From out of the west the stranger came, down the Blue Ridge Mountains to Martinsville, Va.

Slight and blonde - some would call him callow - he looked to be no more than 30, but had to be older. He showed up unannounced and uninvited a couple of months back, and called on Richard M. Simmons Jr., the head of Martinsville's biggest business, American Furniture Co.

The securities analyst from Sierra Associates who'd made the appointment with Simmons introduced the stranger as his client, Clyde W. Engle of Chicago. Dick Simmons recognized the name.

As politely as it is possible to do such things Engle said his piece: I now own 6 percent of your company, he announced, and I am buying more, enough to make me the biggest stockholder.

It was a surprise to Simmons who had come to work that morning thinking he was not only the chairman of the board and president of American of Martinsville, but also the largest shareholder.

"Mr. Engle asked how I would feel about his being on the company's board of directors," Simmons told other stockholders later. "I told him that I would be opposed to it."

That was the initial confrontation between Engle and Simmons, the first face-off in a struggle with a $65-million-a-year Virginia business at stake.

It is a showdown between quiet country furniture makers and hard-charging urban MBAs who are about as welcome in southern Virginia as the Yankee cavalrymen who swept across the Piedmont more than a hundred years ago.

Engle's reputation preceded him, because American of Martinsville executives recognized him as the man who'd taken over Hickory Furniture, a North Carolina rival in the bedroom suite and sofa business.

Engle's name has become well-known at the Securities and Exchange Commission as well. Three times in the past five weeks, the government stock market regulators have charged Engle and his associates with breaking federal laws in their business dealings.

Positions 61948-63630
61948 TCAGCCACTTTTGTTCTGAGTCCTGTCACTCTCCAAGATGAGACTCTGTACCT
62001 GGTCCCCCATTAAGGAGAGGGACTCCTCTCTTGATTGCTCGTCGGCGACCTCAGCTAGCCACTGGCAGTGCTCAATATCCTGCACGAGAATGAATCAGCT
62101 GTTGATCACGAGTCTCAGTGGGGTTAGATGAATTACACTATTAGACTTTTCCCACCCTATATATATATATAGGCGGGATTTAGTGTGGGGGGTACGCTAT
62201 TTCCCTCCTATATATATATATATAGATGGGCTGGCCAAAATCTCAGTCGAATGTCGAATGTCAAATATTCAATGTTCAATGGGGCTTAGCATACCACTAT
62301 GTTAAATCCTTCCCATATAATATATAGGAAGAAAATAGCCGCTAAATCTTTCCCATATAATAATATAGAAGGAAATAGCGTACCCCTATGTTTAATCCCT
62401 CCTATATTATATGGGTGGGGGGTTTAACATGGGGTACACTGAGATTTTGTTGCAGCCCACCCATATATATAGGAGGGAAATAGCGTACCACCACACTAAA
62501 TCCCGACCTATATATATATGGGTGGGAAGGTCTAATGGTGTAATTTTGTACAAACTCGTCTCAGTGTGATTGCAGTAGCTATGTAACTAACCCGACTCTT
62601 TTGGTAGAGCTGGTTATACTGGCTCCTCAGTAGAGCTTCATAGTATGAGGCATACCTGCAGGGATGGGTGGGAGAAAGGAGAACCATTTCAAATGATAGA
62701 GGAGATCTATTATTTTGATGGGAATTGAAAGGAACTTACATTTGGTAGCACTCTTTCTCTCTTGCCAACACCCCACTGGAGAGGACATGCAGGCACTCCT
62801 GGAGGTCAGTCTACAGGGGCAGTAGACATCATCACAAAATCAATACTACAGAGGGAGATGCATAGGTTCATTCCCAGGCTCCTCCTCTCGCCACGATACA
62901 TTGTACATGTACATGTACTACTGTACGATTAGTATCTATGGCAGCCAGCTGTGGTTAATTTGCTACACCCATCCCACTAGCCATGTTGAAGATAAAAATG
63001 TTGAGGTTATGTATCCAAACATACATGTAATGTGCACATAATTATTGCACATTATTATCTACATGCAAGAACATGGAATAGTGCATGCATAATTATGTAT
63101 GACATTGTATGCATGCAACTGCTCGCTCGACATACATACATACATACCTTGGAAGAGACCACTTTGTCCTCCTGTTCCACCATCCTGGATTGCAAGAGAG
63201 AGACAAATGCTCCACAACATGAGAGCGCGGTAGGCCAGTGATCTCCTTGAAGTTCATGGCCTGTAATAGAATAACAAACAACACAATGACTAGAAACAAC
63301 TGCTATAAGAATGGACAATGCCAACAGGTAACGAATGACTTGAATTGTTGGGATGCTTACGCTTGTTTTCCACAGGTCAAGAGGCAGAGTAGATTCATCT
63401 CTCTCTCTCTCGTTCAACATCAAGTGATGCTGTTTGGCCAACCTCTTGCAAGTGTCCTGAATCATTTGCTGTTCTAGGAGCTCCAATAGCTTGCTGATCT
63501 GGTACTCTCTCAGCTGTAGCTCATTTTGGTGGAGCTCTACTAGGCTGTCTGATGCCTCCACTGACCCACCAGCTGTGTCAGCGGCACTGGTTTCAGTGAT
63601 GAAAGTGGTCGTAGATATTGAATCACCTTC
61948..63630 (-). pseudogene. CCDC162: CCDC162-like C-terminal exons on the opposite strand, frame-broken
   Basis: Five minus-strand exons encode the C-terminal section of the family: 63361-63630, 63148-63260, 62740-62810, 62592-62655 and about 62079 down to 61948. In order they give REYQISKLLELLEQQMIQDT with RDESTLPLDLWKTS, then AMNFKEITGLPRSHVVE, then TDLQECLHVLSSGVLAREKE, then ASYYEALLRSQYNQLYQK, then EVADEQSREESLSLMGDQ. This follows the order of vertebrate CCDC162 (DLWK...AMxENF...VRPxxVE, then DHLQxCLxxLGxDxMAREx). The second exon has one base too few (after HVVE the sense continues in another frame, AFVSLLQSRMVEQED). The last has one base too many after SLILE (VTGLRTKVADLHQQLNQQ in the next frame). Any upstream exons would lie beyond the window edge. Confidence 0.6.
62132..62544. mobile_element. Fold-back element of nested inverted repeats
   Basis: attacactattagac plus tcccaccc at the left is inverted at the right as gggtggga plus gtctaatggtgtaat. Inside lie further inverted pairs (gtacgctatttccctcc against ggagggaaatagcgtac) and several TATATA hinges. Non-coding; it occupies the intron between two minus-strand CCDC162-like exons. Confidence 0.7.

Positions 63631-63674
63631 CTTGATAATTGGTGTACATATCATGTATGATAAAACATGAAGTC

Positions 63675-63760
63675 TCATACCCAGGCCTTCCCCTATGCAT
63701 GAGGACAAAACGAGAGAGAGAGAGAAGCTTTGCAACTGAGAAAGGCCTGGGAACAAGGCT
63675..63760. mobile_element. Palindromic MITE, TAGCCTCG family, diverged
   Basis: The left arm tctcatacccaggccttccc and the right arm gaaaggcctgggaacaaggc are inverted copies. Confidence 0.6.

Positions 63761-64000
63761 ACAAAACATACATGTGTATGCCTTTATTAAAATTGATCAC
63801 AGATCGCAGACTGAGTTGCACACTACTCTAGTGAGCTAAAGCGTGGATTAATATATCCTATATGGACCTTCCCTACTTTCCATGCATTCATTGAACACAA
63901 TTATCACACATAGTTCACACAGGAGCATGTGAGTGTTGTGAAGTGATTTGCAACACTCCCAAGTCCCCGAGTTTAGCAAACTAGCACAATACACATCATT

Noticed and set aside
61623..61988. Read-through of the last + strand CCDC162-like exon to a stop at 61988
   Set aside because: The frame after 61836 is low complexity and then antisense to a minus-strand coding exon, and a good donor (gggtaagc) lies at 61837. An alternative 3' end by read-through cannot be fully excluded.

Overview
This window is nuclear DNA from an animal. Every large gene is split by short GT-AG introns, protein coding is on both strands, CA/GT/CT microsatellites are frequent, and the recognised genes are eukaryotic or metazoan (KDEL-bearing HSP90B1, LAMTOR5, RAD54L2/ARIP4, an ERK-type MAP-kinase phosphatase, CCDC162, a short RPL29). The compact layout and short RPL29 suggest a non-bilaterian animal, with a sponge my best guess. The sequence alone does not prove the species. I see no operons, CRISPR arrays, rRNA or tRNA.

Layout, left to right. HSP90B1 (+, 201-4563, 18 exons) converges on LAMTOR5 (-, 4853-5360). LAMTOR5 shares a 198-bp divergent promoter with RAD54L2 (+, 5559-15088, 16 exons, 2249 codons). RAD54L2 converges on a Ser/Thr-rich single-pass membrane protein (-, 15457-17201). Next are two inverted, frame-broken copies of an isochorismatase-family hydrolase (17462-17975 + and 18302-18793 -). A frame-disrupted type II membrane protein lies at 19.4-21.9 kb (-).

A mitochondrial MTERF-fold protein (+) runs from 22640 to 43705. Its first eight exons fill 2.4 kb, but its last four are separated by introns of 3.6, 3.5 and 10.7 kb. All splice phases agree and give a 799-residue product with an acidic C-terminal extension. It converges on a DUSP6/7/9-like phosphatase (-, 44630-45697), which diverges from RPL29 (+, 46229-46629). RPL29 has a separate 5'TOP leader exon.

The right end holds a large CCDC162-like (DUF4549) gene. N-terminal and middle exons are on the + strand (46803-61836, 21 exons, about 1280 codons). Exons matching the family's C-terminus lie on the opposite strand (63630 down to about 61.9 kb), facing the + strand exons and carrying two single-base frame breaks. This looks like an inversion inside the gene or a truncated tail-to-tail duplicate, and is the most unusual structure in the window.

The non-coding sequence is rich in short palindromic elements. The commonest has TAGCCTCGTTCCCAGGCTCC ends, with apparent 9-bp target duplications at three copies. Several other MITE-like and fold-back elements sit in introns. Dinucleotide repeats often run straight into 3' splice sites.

The two latest SEC cases were filed last Thursday in U.S. District Court in Washington, charging Engle's companies violated securities fraud laws to gain control of one company and failed to file public reports for another firm.

In June the SEC filed a civil suit in Chicago accusing Engle and others of illegally freezing out minority shareholders when they took over a suburban Chicago bank.

Besides the bank, Engle, 36, controls or owns large blocks of stock in a maze of public and private companies stretching from the Atlantic Seaboard to the Rocky Mountains. In recent years he has grabbed control of the North Carolina furniture company, tried without success to take over a Denver sporting goods company and bought and sold businesses ranging from a used car auction and a second-hand hospital supply company to a computer leasing outfit and a pop-up toaster maker.

Engles' companies also include one that was forced into involuntary bankruptcy, another that filed for bankruptcy of its own accord and several that are locked in complex legal battles.

All are unlikely corporate cousins for American of Martinsville.

By no means a mom and pop business, American Furniture is still a family-type operation, the kind of company that gives employees trophies, blenders or television sets for doing a good job.

American's seven factories scattered around Martinsville (population: 19,650) turned out $65.5 million worth of middle American furniture last year, most of it what's known in the trade as case goods - chests of drawers, night stands and the like.

The company's sales increased by 16 percent in 1978 and profits more than tripled, from $666,000 (24 cents a share) in 1977 to $2.1 million (75 cents). The uptrend is continuing this year, with sales for the first half climbing from $16.5 million to $30.5 million and earnings increasing from 11 cents a share to 38 cents.